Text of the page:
Are You Running A Race… Without Knowing It?
This Saturday a great deal of attention, not to mention oceans of bourbon, will be poured into Louisville, Kentucky at the running of the 142nd Kentucky Derby. Now I am not a horse racing fan, though I do appreciate bourbon, and will almost certainly enjoy a Mint Julep (recipe below) or two, with friends, in honor of the event. But the really interesting thing here, to me at least, is what the heck the horses think is going on and what it we can learn from them about racing through life.
LA Times writer, John Cherwa, raised the question of whether or not the horses even know they are racing, and what if any pleasure they get from winning, or sadness they experience if they don’t. Not surprisingly, plenty of people close to the racing animals ascribed all sorts of awareness to the horses but the science certainly doesn’t back them up. And that is where the parallels with humans really hit me.
How often are we racing – against others, against ourselves, against the world, or against life – without even knowing it? How often do we simply line up like those horses, and sprint toward some finish line which has been set by others, without actually appreciating what it is we are doing or whether we really want to be doing it? I love animals and all, but I admit that the prospect of horses doing that doesn’t concern me all that much. That people do so as often as they seem to, troubles me.
I have no problem with the idea that life can often be a race, and a competitive one at that. I don’t think that what separate us from the animals is that they race and we do not or should not. There can be winners and losers, rewards and lack of rewards – the whole thing. Though I am not sure that anyone want to wear a big horseshoe garland of flowers if they happen to win! I am simply suggesting that we should all take a moment to think about where we are racing, and whether or not those are really the races we want to run.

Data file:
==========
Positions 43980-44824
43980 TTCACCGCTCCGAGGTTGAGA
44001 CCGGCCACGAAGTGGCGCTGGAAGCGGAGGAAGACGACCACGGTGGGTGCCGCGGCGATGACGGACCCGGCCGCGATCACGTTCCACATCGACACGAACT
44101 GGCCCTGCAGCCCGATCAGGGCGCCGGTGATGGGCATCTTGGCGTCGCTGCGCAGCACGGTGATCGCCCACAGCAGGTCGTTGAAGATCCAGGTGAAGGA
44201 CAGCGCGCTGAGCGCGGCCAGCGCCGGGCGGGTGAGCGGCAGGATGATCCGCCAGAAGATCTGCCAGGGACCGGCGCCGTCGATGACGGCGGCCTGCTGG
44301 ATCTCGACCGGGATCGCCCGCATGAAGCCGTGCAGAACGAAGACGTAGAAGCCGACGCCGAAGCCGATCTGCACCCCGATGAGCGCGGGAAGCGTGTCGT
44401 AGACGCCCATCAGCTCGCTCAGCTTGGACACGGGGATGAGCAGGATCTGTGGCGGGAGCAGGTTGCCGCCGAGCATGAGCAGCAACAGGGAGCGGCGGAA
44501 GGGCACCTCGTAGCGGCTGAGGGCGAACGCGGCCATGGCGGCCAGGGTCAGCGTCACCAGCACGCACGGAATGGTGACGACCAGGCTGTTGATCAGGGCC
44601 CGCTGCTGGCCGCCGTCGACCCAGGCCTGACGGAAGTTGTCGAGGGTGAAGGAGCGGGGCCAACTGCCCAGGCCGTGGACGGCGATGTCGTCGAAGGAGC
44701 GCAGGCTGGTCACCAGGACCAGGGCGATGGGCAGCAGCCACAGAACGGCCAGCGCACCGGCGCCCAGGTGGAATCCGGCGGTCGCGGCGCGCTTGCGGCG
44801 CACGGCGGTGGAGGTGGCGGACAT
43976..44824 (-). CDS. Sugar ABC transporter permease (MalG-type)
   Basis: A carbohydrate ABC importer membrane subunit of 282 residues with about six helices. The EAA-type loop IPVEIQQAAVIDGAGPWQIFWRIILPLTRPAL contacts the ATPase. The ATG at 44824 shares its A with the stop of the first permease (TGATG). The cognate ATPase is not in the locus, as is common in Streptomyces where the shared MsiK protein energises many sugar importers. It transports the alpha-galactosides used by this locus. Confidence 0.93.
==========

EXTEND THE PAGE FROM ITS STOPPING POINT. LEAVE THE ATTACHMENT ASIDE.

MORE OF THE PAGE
The horses may not have that opportunity, or even be capable of making such distinctions, but we sure can, and combined with a few of those Mint Juleps, it’s a recipe for a much happier and even more productive life – one in which we are both the horse and our own jockey, at least more often than not.
And, as promised above, how to make a perfect mint julep:
- 10 mint leaves, plus a sprig for garnish
- 1 1/2 teaspoons superfine sugar
- Seltzer water
- Crushed ice
- 2 1/2 ounces Kentucky bourbon whiskey
Place the mint leaves in the bottom of an old-fashioned glass and top with the sugar. Muddle these together until the leaves begin to break down. Add a splash of seltzer water, fill the glass 3/4 full with crushed ice, and add the bourbon. Top with another splash of seltzer, stir, and garnish with a sprig of mint. Serve immediately.
Recipe courtesy of Alton Brown, and the FoodNetwork
May 11, 2020
June 18, 2019